In a year without The Sopranos, the buzz about HBO seems slightly muted. That should end next month when the premium channel debuts its $60 million six-hour "movie event" Angels in America, an adaptation of Tony Kushner's powerful Pulitzer Prize-winning play that tackles issues of AIDS, religion and relationships.
Set in the 1980s, Angels in America
is HBO's latest creative gamble and boasts a cast that includes Al Pacino, Meryl Streep and Emma Thompson.
The production premieres in two three-hour parts on Dec. 7 and Dec. 14. HBO will also air the movie as a marathon six-hour run and in individual one-hour episodes.
Following Angels, HBO marches into 2004 with a blockbuster lineup that does
include Tony Soprano, plus the last eight episodes of Sex and the City
and the fourth season of cult comedy Curb Your Enthusiasm.
In March, The Sopranos
will serve as a lead-in for new Western drama Deadwood
from producer David Milch.
For summer, there will be a fresh season of Six Feet Under. All of that should turn up the buzz volume.
HBO has some worries. Its Emmy winners are entering their twilight (Sex
is ending its six-season run, and The Sopranos
will start its sixth season in 2005 or 2006), and HBO is under pressure to find its next generation of hits. The pay service, which counts about 32 million subscribers, is a big business for parent Time Warner, generating $2 billion in revenue last year.
Says Carolyn Strauss, executive vice president of original programming, "We have to dance with the one that brought us here." That means, she explains, "we have to stay open to the good ideas and the people that can execute them. That's what brought us Sopranos, Sex and the City, Six Feet Under."
When The Larry Sanders Show
finished its run, HBO execs like to point out, critics said the network was in trouble. Then came its current string of A-list shows.
Strauss points to up-and-comers like The Wire, recently signed for a third season, and this fall's Carnivale. She also has high hopes for Deadwood, and
HBO and the BBC are partnering on new series Rome
Pilots for two comedies are in the works: $5.15 an Hour, about a crew of restaurant workers, and Entourage, executive-produced by Mark Wahlberg, centers on a movie star and his followers. With period pieces Carnivale, Deadwood
and Rome, Strauss said she's looking to add some contemporary series now.
Of course, like any network, HBO has its stumbles. It scrapped two dramas earlier this year: Baseball Wives, from Oz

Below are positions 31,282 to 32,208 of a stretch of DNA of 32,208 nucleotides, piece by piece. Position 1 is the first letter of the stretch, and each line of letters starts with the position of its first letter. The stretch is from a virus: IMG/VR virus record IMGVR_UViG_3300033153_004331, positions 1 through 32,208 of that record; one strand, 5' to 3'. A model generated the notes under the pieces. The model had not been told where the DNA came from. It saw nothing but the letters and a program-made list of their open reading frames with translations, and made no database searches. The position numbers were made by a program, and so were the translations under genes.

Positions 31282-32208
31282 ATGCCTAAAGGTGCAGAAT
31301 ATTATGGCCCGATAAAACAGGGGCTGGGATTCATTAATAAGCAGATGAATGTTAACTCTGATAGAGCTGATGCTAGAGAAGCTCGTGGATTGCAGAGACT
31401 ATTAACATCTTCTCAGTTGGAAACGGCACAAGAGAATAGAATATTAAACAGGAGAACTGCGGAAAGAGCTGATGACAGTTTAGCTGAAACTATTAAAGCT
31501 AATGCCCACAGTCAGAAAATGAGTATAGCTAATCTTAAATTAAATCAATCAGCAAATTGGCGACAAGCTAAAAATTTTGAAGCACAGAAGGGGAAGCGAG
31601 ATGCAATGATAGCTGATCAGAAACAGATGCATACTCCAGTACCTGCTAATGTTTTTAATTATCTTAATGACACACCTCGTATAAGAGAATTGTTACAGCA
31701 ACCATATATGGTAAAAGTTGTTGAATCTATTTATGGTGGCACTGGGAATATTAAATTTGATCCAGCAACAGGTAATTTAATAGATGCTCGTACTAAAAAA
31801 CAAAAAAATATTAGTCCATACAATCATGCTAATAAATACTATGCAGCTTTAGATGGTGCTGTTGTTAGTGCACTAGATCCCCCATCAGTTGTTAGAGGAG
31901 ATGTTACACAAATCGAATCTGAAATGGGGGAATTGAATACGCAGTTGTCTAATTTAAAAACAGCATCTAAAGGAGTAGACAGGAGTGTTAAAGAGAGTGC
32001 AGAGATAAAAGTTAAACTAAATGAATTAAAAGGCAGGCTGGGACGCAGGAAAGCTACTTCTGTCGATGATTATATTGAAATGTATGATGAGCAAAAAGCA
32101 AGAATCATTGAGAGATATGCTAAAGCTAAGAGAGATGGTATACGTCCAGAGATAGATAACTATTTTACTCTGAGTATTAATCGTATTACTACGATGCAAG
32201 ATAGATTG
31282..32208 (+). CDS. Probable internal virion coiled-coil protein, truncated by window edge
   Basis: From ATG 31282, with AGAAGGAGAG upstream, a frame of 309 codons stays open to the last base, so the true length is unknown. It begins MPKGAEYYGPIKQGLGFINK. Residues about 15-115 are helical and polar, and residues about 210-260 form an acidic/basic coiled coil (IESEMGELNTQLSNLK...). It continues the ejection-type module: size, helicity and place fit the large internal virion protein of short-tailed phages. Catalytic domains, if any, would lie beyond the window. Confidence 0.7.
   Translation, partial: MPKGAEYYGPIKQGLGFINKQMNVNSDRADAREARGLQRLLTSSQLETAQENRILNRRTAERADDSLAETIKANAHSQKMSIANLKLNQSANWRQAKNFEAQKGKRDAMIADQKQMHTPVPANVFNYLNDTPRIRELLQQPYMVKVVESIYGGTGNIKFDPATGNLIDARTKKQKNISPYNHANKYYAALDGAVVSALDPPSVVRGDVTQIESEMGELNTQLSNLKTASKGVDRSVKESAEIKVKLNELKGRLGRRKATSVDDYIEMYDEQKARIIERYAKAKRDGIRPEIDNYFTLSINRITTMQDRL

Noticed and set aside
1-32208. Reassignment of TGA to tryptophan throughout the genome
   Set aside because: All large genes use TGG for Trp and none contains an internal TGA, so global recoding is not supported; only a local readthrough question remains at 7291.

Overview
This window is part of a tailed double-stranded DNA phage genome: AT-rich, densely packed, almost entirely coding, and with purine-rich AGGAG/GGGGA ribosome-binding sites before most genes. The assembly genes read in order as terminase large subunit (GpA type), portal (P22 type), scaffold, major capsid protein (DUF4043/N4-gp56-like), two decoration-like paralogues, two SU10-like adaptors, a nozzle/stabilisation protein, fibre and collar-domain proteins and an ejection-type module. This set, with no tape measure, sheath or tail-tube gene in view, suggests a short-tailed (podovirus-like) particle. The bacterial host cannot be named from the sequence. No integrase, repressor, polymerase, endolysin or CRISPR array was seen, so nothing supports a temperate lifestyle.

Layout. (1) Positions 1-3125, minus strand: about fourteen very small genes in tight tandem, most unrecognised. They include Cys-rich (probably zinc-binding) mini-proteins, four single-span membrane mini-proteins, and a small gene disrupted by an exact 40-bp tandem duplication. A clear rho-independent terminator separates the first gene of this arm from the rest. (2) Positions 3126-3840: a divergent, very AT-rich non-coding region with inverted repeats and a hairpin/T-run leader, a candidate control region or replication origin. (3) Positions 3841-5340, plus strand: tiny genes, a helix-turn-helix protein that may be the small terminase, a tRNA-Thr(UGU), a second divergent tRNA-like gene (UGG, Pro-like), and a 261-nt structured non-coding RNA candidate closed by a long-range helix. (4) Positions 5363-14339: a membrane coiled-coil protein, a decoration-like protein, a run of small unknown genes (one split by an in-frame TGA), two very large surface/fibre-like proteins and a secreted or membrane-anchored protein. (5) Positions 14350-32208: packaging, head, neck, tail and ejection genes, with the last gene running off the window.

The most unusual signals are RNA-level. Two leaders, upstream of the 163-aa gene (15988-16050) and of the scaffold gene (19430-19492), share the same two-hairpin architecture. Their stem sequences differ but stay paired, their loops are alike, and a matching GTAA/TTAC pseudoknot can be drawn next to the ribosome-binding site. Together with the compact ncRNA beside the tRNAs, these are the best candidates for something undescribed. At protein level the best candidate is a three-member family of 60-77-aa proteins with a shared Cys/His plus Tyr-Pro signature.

creator Tom Fontana, and Marriage, from Steven Bochco. What went wrong, Strauss says, is fairly common in television. "For a good idea to turn into good television, the stars really need to be aligned." These shows, she said, were missing that magic.
Producers, of course, like the nurturing. "Nobody is telling us we need to build the show in terms of numbers. We need to grow in content and meaning," says The Wire
creator and executive producer David Simon. "It is all about what story do you want to tell."
That HBO takes a shot at shows networks would run from is a "revelation," says Milch, whose credits include writing for Hill Street Blues
and producing NYPD Blue. At other networks, "every step of the way they ask you to justify your vision in terms of the commercial appeal." At HBO, Milch says, executives "don't want to see any fear."
That formula extends to HBO movies, too. HBO is lavishing $10 million per hour on the ambitious Angels in America. Broadcast networks, in contrast, might spend that much on an entire miniseries. With Angels, "there is enormous scope," says Senior Vice President of Movies Keri Putnam, noting the series' stars, direction and large-scale production. "If we believe in a project and think it has a place on the network, we'll support it."
Other big movies in line for next year include Iron Jawed Angels, about the women's suffrage movement; The Life and Death of Peter Sellers; a biopic of British actor Roger Lewis starring Geoffrey Rush; and Strip Search, a contemporary drama starring Glenn Close and Maggie Gyllenhaal.
Like HBO's series, its original movies aim to be distinct from mainstream offerings. "We try to bring a very distinctive voice," says Putnam. "So it doesn't feel like it has been put through the mass convention of the studio system and watered down."
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